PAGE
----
I'd say go for ISTQB certification and buy books for subjects like Ruby, Jenkins and mobile testing.

...But only after you checked what is asked for most frequently in job openings that you would like. That is the most effective stuff to pursue. This will vary over time and per location. Also different companies have different needs.

Finally, mobile testing is a bit broad. There are three main tastes out there, iOS, Android and Windows. The best automated tools serve all three. You can have a look here.

What is a good training to signup for to get training for my SQA department?

  • Job openings in my location require ISTQB certification rather for novice testers: it seems it proves your knowledge, when you don't have experience yet. When I was interviewing candidates for SDET together with my colleagues, we've never asked for ISTQB: it came out that even when some candidates had ISTQB certifaction, they could not define good test cases.
    – dzieciou
    May 15 '16 at 3:47
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    ISTQB seems more for manual testing and documentation to me which I just don't do as I get my tasks in JIRA and then develop front end tests and API tests and soon load testing with JMeter so am not sure ISTQB would be any benefit apart from learning some key phrases. As I don't do any documentation. I literally just write test scripts and API calls using ruby client. I would like to have ISTQB but for future roles I am not sure it's going to matter as long as I can code and know the frameworks etc already. So still not sure :( May 15 '16 at 9:56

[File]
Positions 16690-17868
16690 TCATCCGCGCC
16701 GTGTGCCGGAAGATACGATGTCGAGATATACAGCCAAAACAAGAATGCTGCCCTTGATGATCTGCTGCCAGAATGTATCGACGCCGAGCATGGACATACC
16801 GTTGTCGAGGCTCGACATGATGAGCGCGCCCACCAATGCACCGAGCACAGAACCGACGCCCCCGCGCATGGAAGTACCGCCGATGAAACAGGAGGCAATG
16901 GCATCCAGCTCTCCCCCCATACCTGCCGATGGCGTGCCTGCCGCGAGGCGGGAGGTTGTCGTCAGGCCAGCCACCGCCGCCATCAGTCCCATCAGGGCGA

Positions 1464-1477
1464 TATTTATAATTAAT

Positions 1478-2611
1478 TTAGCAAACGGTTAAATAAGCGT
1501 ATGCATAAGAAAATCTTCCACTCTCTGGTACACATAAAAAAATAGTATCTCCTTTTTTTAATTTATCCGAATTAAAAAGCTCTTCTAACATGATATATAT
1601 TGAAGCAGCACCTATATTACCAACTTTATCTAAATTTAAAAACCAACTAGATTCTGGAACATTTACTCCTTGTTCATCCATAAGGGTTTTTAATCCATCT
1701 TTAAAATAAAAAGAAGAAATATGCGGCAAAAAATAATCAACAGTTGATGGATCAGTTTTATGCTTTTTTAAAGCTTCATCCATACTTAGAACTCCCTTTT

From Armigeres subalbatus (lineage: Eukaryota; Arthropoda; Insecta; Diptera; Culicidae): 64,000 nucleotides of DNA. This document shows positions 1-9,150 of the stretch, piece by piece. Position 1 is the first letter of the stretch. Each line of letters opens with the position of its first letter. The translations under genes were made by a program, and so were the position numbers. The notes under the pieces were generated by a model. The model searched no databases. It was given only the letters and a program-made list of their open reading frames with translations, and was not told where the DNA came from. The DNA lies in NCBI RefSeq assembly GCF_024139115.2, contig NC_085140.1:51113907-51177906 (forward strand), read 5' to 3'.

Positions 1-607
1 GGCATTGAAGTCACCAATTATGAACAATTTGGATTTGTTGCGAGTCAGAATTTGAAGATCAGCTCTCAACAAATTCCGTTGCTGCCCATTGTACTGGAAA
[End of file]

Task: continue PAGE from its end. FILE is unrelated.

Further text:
If you would like to be certified I would look at CAT (Certified Agile Tester) courses and exams. This is where I would spend this money if my Boss offered it, since its practical and up-to-date (at-least more then ISTQB if you ask me which is mainly theoretical). This proves a certain basic level of test understanding, how to use it in a team and it includes test-automation.


Second would be going to events like:

These events are mainly Europe, but you should be able to find events close to your home :)

This gives you a lot to talk about and become inspired. If you can spare the time and money go for it. This will be worth it.


Ruby is just another programming language, learning programming is worth a course if you do not have any experience. Learning a second language just needs time to practice. Have a look at programming kata's and execute these in the language you wish to learn.


Learning specific tools (like Jenkins) will not really help your C.V. Just putting them on there should be enough. I would focus on concepts like continuous testing within continuous delivery. Still here primarily counts practical experience, not something you can buy.


Course like Mobile testing could be a start to get you into something, but unless you can combine it with practical experience I would be wary if taking these courses. My experience learns me that most courses I did not add a lot of real value, except for having the time to focus on a certain subject.

I rather learn from books could be just me :)